Ebrahim Patel calls for the continuous sharpening of the country’s competition policy
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Minister of Trade, Industry and Competition Ebrahim Patel on Thursday reiterated the importance of continuous sharpening of South Africa’s competition policy to respond to changing economic dynamics.
Patel said that as a result, the country’s competition policy was under constant review as the markets were rapidly changing, with new industries created and new entrants to the market.
In May, the department published a competition policy statement spelling out how competition should enable job creation and industrialisation in response for greater clarity by business.
Patel said the competition policy statement makes the point that South Africa’s competition regime blends traditional competition concerns with developmental outcomes procreated to the national context.
“Our policy aims to address high levels of economic concentration and to provide effective competition that supports industrialisation, that builds dynamic firms, that protects and creates jobs, and promotes economic inclusion and transformation,” Patel said.
“Our competition policy provides a range of tools to increase competitive dynamism, including through the regulation of mergers and acquisitions, new levels to tackle high levels of concentration, measures to investigate abusive behaviour by dominant firms, provisions to assist with opening markets, and specific measures to advance the public interests.
“But competition policy, of course, cannot carry the full weight of all our economic challenges and has to complement other tools, industrial policy, trade policy. Finding the right balance of what one policy can achieve is very important.”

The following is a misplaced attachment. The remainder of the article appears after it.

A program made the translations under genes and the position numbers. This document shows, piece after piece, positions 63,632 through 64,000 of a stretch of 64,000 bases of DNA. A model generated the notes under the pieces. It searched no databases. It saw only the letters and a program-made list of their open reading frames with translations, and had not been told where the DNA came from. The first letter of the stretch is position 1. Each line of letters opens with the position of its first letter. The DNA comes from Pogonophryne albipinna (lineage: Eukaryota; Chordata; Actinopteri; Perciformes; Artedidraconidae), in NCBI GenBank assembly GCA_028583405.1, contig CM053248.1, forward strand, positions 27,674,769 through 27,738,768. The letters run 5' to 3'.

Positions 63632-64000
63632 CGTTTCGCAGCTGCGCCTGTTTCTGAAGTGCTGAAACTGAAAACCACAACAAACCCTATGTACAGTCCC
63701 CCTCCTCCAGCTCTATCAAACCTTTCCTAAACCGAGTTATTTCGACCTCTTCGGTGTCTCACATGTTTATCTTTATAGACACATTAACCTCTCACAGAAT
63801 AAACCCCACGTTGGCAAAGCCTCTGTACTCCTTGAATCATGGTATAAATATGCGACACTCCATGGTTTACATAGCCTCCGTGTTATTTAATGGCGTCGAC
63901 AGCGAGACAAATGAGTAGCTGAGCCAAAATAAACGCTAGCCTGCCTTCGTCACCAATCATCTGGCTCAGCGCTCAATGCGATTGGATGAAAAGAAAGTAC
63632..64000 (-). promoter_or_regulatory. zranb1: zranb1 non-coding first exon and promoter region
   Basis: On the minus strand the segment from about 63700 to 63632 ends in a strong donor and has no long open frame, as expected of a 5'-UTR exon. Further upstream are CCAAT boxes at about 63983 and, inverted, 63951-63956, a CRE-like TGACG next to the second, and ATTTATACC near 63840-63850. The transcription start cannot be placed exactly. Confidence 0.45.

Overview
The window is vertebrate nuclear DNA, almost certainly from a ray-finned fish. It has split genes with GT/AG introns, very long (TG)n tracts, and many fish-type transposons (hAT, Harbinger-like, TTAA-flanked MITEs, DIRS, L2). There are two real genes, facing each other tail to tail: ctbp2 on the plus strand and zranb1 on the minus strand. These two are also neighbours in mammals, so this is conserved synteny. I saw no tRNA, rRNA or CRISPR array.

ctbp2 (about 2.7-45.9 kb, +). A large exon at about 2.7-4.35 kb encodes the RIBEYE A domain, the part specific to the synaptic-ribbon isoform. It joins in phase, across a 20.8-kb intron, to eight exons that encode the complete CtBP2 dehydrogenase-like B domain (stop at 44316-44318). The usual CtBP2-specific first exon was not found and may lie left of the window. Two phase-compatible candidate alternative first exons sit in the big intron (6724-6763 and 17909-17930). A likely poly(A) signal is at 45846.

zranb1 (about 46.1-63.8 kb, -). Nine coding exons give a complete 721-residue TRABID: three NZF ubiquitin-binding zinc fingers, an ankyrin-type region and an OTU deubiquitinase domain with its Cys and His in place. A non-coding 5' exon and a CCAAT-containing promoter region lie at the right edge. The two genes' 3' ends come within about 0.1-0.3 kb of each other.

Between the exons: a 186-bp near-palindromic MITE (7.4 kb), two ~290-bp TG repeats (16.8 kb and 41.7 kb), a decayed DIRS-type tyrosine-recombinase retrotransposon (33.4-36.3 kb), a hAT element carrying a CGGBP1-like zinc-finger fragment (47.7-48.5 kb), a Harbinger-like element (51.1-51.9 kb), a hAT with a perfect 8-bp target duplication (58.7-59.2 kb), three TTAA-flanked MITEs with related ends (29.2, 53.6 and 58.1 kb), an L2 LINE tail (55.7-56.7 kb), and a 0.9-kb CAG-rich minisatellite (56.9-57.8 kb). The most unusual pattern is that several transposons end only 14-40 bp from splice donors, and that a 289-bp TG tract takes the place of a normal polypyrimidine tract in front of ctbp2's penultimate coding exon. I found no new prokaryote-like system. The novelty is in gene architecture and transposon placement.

Patel was speaking at the 15th Annual Competition Law, Economics and Policy Conference under the theme “Economic Recovery and Reconstruction – The Role of Competition Policy.”
The conference is the annual event jointly held by the Competition Commission and the Competition Tribunal of South Africa.
In addressing economic recovery and reconstruction, speakers elevated the urgent need to build capable, developmental, and ethical institutions that are critical in the achievement of a growing and inclusive economy in South Africa.
The conference also addressed extensively lessons learnt from the pandemic for future competition regulation.
The Competition Commission also launched a Multidisciplinary Research Grant Programme (MRGP) aimed at promoting multidisciplinary research at South African tertiary institutions that can inform and enhance competition law enforcement in the country.
The launch officially opened an invitation for high quality and substantive multidisciplinary research proposals relevant to competition law enforcement that may contribute to informing and improving enforcement in South Africa.
BUSINESS REPORT ONLINE